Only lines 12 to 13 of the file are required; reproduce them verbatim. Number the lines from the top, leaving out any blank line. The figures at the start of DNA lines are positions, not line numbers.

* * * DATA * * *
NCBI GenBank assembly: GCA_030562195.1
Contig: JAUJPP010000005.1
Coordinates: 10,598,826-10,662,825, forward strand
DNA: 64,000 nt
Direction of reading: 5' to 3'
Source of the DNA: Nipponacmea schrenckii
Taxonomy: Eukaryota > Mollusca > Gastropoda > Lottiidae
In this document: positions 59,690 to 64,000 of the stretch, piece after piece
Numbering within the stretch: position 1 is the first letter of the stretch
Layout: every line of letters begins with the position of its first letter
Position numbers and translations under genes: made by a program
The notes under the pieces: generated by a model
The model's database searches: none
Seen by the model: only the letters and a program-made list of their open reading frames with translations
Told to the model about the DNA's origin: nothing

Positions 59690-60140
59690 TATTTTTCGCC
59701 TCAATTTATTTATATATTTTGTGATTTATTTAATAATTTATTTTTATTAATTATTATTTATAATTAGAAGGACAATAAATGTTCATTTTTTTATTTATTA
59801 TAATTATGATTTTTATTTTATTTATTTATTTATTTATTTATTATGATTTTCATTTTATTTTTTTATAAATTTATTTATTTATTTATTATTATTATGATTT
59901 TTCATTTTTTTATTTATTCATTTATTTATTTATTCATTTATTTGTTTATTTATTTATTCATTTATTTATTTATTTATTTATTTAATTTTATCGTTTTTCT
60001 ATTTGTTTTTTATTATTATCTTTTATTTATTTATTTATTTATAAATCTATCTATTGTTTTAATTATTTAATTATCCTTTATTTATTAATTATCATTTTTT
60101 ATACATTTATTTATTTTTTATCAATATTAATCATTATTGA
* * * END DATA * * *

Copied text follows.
The notes under the pieces: generated by a model
The model's database searches: none